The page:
LABOUR leader Sir Keir Starmer’s declaration that the Kashmir crisis is a “bilateral” matter for India and Pakistan has triggered uproar from solidarity campaigners.
Last year, an emergency motion was passed at the Labour Party conference stating that Kashmiris should have the right to self-determination.
However, following a backlash, this policy was not included in the 2019 election manifesto, which only briefly mentions the Kashmir conflict.
Last month, Sir Keir met with Labour Friends of India (LFIN), and has now asserted that the Kashmir crisis is a bilateral matter for India and Pakistan.
In a statement, Sir Keir said: “Britons of Indian origin contribute so much to the UK and to the Labour Party. I’m committed to working closely with Labour Friends of India to rebuild trust with the community. We must not allow issues of the sub-continent to divide communities here.
“Any constitutional issues in India are a matter for the Indian Parliament, and Kashmir is a bilateral issue for India and Pakistan to resolve peacefully. Labour is an internationalist Party and stands for the defence of human rights everywhere.
“A Labour Government under my leadership will be determined to build even stronger business links with India and to co-operate on the global stage on issues such as climate change. I look forward to meeting the Indian High Commissioner in due course to open a renewed dialogue between the Labour Party and the people of India.”
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However, campaigners from the Kashmir Solidarity Movement (KSM) have written a letter to Sir Keir urging him to take a stronger stand on human rights in the region.
The letter states: “In your statements you refer to your commitment and that of the Labour Party to human rights, yet you say nothing about the shocking and widely-reported increase in gross violations in Kashmir over the past year; mass arrests of political leaders; lawyers, trade unionists and ordinary people including minors; widespread torture; sexual violence; a complete communications blackout and clampdown on freedom of movement. The situation was so grave that Genocide Watch issued an alert for Indian-administered Kashmir.”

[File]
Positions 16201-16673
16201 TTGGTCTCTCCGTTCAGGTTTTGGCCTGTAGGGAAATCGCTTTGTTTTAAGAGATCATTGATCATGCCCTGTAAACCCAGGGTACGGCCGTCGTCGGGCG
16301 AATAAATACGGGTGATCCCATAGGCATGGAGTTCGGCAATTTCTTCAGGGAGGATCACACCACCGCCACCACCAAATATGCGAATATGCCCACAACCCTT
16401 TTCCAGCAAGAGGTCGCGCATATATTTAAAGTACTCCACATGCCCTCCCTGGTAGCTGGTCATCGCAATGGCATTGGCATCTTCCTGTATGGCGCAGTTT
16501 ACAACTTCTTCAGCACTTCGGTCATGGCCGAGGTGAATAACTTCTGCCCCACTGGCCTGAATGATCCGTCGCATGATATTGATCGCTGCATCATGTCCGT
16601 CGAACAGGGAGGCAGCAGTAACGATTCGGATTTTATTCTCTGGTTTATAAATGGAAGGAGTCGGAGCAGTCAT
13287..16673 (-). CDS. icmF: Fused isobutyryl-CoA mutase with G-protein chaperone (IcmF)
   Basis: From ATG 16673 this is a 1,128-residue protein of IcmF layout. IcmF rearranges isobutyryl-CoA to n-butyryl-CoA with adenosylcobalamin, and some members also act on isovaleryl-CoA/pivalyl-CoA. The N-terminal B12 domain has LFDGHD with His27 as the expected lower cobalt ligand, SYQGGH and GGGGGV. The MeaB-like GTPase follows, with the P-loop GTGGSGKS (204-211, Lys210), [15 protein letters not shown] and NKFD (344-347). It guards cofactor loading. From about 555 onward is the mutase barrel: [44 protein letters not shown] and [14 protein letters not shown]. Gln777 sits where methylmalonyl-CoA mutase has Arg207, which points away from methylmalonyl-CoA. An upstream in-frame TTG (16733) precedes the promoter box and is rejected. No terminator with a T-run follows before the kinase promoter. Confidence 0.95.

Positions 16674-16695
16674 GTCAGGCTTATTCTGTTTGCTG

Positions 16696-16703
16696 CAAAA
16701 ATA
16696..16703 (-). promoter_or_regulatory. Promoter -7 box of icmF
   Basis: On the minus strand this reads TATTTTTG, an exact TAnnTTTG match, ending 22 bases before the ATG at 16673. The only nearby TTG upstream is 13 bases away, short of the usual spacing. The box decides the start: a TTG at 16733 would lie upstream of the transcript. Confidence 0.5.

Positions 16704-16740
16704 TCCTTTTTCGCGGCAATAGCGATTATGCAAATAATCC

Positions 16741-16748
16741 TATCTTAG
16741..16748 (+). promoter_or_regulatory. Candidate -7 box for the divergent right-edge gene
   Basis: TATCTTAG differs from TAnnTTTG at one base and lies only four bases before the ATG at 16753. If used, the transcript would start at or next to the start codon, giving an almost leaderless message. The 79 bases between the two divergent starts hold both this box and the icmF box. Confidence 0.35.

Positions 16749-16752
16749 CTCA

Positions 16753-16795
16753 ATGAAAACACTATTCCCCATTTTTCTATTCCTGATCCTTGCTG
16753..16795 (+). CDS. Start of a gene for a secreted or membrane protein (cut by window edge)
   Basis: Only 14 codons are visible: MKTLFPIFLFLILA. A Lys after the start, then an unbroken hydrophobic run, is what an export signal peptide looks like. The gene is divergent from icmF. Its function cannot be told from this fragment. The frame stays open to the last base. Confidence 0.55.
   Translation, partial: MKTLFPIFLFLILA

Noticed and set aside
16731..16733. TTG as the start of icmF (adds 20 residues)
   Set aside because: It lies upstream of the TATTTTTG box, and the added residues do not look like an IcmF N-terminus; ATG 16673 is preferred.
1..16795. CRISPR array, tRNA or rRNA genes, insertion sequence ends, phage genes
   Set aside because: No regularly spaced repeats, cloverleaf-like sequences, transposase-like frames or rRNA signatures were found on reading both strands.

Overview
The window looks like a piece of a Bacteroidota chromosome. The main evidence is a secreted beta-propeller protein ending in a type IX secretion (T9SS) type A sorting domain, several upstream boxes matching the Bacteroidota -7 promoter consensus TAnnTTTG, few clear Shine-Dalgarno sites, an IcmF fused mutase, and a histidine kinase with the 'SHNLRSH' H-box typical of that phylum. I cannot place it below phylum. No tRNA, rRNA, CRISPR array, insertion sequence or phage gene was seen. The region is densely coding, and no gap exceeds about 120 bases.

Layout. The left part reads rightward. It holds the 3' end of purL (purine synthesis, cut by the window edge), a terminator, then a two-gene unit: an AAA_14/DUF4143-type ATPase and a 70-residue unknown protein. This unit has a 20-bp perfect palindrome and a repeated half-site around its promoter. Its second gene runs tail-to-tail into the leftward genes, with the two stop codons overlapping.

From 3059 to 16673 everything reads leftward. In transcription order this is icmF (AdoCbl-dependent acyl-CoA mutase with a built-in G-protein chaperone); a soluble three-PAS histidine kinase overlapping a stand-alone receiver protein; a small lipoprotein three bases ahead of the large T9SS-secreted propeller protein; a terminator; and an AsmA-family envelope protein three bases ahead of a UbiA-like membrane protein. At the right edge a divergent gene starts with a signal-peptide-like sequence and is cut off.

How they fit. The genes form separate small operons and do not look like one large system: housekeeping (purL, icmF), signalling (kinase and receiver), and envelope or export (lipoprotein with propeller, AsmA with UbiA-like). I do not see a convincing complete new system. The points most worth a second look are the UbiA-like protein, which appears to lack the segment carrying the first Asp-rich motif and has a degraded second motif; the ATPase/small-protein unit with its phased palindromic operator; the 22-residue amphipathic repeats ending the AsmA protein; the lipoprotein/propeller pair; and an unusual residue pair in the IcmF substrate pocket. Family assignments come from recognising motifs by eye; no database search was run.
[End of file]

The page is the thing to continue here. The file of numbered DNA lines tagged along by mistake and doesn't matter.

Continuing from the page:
It adds: “For the Labour Party to truly claim to support principles of internationalism and human rights, it must stand in solidarity with the people of Jammu & Kasmir.”
The movement called on Starmer to retract his statement on Kashmir, reaffirm the party’s support for human rights and self-determination in the region, meet with British Kashmiris from both sides of the area and work with the government to help bring about a peaceful solution to the conflict.
Speaking to Redaction Politics, a spokesperson for the movement said: “KSM would like Starmer to withdraw the statement. In particular, retract that the Kashmir conflict is a bilateral issue.
“His statement not only affects British Kashmiris who are often not allowed to travel to Indian occupied Kashmir but also Kashmiris living under the occupation, as Labour Party’s alignment with anti-Kashmiri groups signals acceptance of human rights violations in IOK.”
The Kashmir region has been disputed territory between India and Pakistan for decades, with each country controlling part of the area.
Last year, the Indian government revoked the special status of its Jammu and Kashmir region – the country’s only Muslim majority region.
Campaigners from Socialists of Colour also released a statement calling on the party to stand in solidarity with the people of Kashmir.
They said: “Given Britain’s colonial history in India – which set the grounds for partition and subsequently Kashmir becoming a disputed region – we believe that Kashmir is an international issue.
“We cannot turn our backs on the human rights abuses of which are so severe that Genocide Watch released an alert over Kashmir.
“Kashmir is one of the most militarized zones in the world. There are thousands of rape cases, enforced disappearances, mass and unmarked graves and disgraceful acts of violence against children, women and men.
“Labour must not turn its back on Kashmiris and must condemn the rise of fascism in India. To turn our backs as a Party is appalling and goes against our socialist values of internationalism.
“We call on the Party to reflect and stand in solidarity with the people of Kashmir.”
Last year the Labour Party were forced to shift their policy on Kashmir after conference following a backlash from voters of Indian heritage.
Former chairman Ian Lavery clarified that “the Labour party will not take a pro-Indian or pro-Pakistan stance on Kashmir”.
The Labour Party were contacted for comment.
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